Monique, the little sister

24Feb09

monique2“Are you scared of black girls?” Monique asked me, midway through our third date. She asked, I believe, because I’d only had the nerve for a goodnight kiss on our last two evenings out, politely declining her offers to “come upstairs for some hot chocolate.”

I smirked. “At this point, Monique, I think I’m scared of all girls.” I took a sip of chardonnay and asked, “Did you think maybe I hadn’t gone upstairs with you because I like you?”

“At this point, Knox,” she said, “I’m not sure anyone can really like anyone else. We’re all just going through the motions.”

That evening was my first look into Monique’s real psyche. Behind the assured veneer of the successful assistant DA, there was a woman who had been hurt enough times to never let herself get hurt again. She’d been an only child and was finally happy being self-reliant. She didn’t want to need anybody, period. Maybe I did like her.

We went back to her place afterwards, and she did indeed make me hot chocolate. In the immaculately designed living room of her starter-condo we fooled around for a while, but I didn’t spend the night, making an excuse about meetings the next morning.

“You are scared of black girls, aren’t you Knox?” Monique said, smiling through her disappointment.

“Why’s it have to be a race thing? Maybe I’m just scared of you.” I kissed her one last time at the door and went on my way.

I called her the next day and asked her to come to London with me the following weekend. “This client I have to meet with the week after, they’re flying me out first class. I’m going to switch the ticket to two economy seats and book it for a few days earlier. Have you ever been?”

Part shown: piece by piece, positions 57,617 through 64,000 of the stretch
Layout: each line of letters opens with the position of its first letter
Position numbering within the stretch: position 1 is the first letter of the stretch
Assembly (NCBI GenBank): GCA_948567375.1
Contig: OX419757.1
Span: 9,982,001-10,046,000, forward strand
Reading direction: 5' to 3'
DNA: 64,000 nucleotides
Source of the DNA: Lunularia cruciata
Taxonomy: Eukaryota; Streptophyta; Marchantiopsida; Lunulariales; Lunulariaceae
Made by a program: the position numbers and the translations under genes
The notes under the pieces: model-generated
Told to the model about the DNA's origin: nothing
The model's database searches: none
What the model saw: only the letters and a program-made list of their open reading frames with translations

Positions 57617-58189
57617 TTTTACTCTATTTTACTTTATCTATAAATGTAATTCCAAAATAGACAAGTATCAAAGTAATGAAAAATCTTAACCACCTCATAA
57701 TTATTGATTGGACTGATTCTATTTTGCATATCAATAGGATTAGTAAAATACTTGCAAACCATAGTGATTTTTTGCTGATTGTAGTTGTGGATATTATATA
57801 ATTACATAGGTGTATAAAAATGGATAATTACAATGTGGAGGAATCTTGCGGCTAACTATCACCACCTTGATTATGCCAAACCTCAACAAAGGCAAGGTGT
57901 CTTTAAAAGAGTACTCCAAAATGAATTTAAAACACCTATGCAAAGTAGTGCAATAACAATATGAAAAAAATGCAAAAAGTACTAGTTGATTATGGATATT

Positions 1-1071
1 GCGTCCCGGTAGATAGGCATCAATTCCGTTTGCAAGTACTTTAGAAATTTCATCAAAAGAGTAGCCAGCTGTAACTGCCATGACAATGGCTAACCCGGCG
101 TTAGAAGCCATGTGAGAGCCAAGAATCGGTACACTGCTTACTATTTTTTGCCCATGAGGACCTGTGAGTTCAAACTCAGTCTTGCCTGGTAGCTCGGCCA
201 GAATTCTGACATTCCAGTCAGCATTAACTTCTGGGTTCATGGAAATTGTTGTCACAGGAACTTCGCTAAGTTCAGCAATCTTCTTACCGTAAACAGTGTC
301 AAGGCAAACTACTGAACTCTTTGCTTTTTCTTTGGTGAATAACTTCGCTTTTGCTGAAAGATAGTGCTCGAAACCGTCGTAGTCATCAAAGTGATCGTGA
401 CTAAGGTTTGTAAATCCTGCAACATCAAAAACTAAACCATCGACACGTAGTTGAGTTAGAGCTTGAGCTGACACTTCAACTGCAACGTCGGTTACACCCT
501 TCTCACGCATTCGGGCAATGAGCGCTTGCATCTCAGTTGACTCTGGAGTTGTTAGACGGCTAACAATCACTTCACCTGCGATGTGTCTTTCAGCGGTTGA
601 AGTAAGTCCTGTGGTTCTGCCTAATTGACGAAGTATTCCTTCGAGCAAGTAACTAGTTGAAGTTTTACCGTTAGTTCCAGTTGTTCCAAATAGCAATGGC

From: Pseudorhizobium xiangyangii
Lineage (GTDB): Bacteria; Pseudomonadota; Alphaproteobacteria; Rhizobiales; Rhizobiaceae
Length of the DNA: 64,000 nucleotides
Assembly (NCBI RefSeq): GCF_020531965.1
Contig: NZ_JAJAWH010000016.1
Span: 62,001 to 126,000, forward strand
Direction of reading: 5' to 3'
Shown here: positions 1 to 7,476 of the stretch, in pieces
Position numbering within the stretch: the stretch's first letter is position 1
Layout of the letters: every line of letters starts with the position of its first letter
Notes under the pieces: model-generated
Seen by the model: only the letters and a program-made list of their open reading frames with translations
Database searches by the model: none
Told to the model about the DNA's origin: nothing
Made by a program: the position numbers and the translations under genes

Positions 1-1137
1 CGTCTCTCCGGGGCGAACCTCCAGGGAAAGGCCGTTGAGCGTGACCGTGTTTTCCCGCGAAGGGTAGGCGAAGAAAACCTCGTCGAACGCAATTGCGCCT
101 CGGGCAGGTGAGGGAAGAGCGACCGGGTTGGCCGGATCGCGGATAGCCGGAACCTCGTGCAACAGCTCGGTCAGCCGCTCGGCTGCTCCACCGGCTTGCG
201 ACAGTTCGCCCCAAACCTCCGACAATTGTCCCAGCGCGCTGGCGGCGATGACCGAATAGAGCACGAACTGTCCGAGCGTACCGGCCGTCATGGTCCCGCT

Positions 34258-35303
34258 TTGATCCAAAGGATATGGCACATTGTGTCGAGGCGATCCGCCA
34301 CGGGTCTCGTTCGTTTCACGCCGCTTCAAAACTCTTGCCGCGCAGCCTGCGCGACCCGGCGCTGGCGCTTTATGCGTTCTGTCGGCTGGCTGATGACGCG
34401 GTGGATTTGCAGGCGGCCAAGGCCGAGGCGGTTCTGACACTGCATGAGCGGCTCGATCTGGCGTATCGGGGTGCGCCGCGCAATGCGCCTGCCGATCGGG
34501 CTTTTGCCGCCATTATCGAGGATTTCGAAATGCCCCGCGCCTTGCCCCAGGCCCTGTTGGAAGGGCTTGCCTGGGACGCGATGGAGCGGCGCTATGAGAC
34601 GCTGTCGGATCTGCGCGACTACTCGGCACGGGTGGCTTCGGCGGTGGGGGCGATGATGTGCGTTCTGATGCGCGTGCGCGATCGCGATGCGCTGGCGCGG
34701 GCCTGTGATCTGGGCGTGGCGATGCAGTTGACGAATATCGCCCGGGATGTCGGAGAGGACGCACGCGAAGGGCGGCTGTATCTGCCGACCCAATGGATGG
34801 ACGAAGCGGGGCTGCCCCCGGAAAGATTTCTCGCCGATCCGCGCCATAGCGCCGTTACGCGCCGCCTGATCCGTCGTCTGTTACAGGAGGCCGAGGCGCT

“It’s a sweet thought Knox, but I don’t do impulsive.” She said.

“Wait, now you’re playing hard to get?” I said.

“I don’t play, Knox. Call me later.”

On a hunch, I switched the flight anyways. And sure enough, when I reiterated the pitch the next evening during dinner at my apartment, she was ready to buy in.

“Even though I already turned you down, you still went ahead changed your tickets?”

As I served her a slice of my entirely unfamous, home-cooked turkeyloaf, I said, “Well, I figure if you say no again, I could just stretch my legs out across the two seats and that would be kind of like first class, but really, I’d so much rather be sitting next to you.”

“Mmm. This is great, Knox,” she said, holding her fork in the air as she chewed. “How long is that flight again?”

After a beautiful spring weekend in London, I dropped Monique off at the tube station so she could fly back to Boston, telling her I’d see her in a few days. After which, I cruised through my meetings with more cheer than I’d had in years. That this-new-relationship-might-be-going-somewhere kind of optimism that you’re not supposed to let yourself feel, ever, because you don’t want to jinx it.

And sure enough, when I got back to Cambridge and called Monique up, she said she just wanted to be friends. “I like you a lot Knox. You make me laugh and make me feel good about myself and teach me things I didn’t know, which is something that I need in my life, but not something I want to mix with sex right now. Maybe someday down the line.”

And with that, I was resigned to be a big brother to Monique, to watch her run through guys who weren’t interested in a relationship either and to just be her friend, and confidant. Right before I left Boston for Seattle, Monique took me out for a drink to say goodbye.

Drunk, and a little sad, she asked, “Are you still waiting for me, Knox?”

“I guess I should have given up, huh?”

“If I could teach you how, I would,” she said, and rested her head on my shoulder. Monique could have taught me a lot, if I’d let her.



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